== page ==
The poorhouse originated in England during the 1600s.[12]During America's early years, poorhouses were built for the disabled and elderly. The poorhouse, a form of government aid, was for those who could not afford housing. Those who lived in poorhouses were called "inmates."[13] Poorhouses were built to be unattractive to the able-bodied.[14] The conditions inside the houses were unsanitary. However, not all conditions were bad. According to historian Ruth Wallis, many women returned to the poorhouses after leaving.[15] Poorhouses were more popular before Social Security, Medicare and Medicaid.[16] Many families during the Depression could not support elderly family members. In 1929, there was an influx of elderly people moving into poorhouses.[17]By 1935, 50% of elderly people were in poverty.[18] However, by the end of the Great Depression, many poorhouses closed due to an increase in government aid.[19]

References[edit]

  1. Folder 359: Mandy Long Roberson (interview), in the Federal Writers' Project papers #3709, Southern Historical Collection, The Wilson Library, University of North Carolina at Chapel Hill.
  2. 1920 United States Federal Census [database on-line]. Crisp, Georgia, USA: Ancestry.com Operations, Inc., 2010.
  3. Folder 359: Mandy Long Roberson (interview)
  4. Ibid.
  5. Ibid.
  6. Steven Mintz, Digital History. Accessed October 11, 2018. http://www.digitalhistory.uh.edu/disp_textbook_print.cfm?smtid=2&psid=458.
  7. Ibid.
  8. Ibid.
  9. Ari Shapiro and Maureen Pao, "After Slavery, Searching For Loved Ones In Wanted Ads." NPR. February 22, 2017. Accessed October 12, 2018. https://www.npr.org/sections/codeswitch/2017/02/22/516651689/after-slavery-searching-for-loved-ones-in-wanted-ads.
  10. Ibid.
  11. Ibid.
  12. Erin Blakemore, "Poorhouses Were Designed to Punish People for Their Poverty." History.com. https://www.history.com/news/in-the-19th-century-the-last-place-you-wanted-to-go-was-the-poorhouse. Accessed September 24, 2018.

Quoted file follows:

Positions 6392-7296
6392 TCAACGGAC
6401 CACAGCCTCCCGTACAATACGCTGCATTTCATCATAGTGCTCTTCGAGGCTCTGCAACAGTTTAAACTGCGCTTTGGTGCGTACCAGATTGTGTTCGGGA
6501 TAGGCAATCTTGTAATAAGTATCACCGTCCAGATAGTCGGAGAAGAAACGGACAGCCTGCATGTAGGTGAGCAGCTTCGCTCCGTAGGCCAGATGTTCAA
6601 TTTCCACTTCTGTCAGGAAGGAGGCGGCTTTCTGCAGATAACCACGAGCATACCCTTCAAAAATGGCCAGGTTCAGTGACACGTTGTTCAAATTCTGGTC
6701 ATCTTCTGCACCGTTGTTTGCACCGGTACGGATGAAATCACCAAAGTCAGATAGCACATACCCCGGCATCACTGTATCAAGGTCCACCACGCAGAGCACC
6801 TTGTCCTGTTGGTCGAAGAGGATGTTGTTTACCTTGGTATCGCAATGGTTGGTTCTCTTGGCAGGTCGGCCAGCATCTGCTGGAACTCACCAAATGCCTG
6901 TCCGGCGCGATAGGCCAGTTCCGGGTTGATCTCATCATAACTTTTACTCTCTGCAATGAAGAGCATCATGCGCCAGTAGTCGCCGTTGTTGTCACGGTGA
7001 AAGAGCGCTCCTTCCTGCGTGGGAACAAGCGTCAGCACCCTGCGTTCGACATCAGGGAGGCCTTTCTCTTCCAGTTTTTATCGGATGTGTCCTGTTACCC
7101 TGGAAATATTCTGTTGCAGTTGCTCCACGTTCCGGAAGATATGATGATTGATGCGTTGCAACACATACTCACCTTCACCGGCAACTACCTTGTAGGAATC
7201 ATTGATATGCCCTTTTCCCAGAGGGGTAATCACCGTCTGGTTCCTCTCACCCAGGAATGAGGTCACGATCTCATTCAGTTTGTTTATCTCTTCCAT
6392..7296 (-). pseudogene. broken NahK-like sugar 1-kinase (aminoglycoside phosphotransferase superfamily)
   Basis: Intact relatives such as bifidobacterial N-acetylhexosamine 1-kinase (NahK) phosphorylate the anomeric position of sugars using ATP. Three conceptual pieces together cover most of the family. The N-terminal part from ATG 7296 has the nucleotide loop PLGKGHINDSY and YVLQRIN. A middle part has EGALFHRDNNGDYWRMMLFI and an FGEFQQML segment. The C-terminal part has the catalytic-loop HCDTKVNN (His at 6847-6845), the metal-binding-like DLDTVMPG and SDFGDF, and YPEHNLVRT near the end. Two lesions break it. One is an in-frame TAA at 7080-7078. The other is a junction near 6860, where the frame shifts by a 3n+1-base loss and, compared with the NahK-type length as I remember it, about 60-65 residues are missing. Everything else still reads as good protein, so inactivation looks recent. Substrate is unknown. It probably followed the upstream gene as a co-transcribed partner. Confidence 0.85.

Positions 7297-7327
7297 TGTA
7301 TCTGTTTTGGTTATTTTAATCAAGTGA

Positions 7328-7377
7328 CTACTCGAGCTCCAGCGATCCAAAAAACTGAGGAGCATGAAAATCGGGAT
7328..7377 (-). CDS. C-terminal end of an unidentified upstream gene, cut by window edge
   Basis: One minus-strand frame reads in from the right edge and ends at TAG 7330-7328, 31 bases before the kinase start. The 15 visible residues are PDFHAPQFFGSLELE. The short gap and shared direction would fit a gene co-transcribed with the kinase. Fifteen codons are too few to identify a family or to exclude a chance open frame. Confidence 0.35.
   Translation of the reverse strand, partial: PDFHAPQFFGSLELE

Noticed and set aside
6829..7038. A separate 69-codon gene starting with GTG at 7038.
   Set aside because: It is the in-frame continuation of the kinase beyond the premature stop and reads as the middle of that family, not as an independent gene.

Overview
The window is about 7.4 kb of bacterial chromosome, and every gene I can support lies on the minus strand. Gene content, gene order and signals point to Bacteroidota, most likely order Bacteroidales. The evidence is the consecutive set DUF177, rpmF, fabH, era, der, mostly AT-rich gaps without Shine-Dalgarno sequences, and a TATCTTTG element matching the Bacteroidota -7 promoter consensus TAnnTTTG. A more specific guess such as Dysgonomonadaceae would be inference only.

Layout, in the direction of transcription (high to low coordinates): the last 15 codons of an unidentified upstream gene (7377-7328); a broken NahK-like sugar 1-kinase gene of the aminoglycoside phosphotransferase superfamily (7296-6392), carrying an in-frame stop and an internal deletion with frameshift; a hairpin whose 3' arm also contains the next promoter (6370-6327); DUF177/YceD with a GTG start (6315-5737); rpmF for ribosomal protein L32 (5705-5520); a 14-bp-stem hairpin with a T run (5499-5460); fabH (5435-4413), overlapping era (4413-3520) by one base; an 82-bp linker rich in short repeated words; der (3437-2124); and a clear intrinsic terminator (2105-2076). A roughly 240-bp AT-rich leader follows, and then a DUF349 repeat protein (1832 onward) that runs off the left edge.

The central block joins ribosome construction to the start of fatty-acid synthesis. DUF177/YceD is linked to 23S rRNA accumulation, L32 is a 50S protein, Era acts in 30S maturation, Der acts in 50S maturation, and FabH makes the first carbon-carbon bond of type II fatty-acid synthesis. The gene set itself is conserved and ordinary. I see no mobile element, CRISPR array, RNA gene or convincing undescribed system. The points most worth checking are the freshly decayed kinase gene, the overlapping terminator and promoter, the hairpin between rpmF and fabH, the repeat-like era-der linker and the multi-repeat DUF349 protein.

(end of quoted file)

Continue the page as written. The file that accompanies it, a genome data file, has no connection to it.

13. Kevin C. Fleming, MD, Jonathon M. Evans, MD, and Darryl S. Chutka, MD. "A Cultural and Economic History of Old Age in America." Mayo Clinic Precedings 78, no. 7 (July 2003): 914-21. October 20, 2011. https://www.sciencedirect.com/science/article/pii/S0025619611626955. Accessed September 24, 2018.
  14. Ibid.
  15. Erin Blakemore, "Poorhouses Were Designed to Punish People for Their Poverty."
  16. Ibid.
  17. Ibid.
  18. Ibid.
  19. Ibid.

Bibliography[edit]

Blakemore, Erin. "Poorhouses Were Designed to Punish People for Their Poverty." History.com. https://www.history.com/news/in-the-19th-century-the-last-place-you-wanted-to-go-was-the-poorhouse. Accessed September 24, 2018.

Fleming, Kevin C., Jonathon M. Evans, MD, and Darryl S. Chutka, MD. "A Cultural and Economic History of Old Age in America." Mayo Clinic Precedings 78, no. 7 (July 2003): 914-21. October 20, 2011. https://www.sciencedirect.com/science/article/pii/S0025619611626955. Accessed September 24, 2018.

Folder 359: Roberson, Mandy Long (interview) in the Federal Writers' Project papers #3709, Southern Historical Collection, The Wilson Library, University of North Carolina at Chapel Hill.

Mintz, Steven. Digital History. Accessed October 11, 2018. http://www.digitalhistory.uh.edu/disp_textbook_print.cfm?smtid=2&psid=458.

Shapiro, Ari and Maureen Pao. "After Slavery, Searching For Loved Ones In Wanted Ads." NPR. February 22, 2017. Accessed October 12, 2018. https://www.npr.org/sections/codeswitch/2017/02/22/516651689/after-slavery-searching-for-loved-ones-in-wanted-ads.

1920 United States Federal Census [database on-line]. Crisp, Georgia, USA: Ancestry.com Operations, Inc., 2010.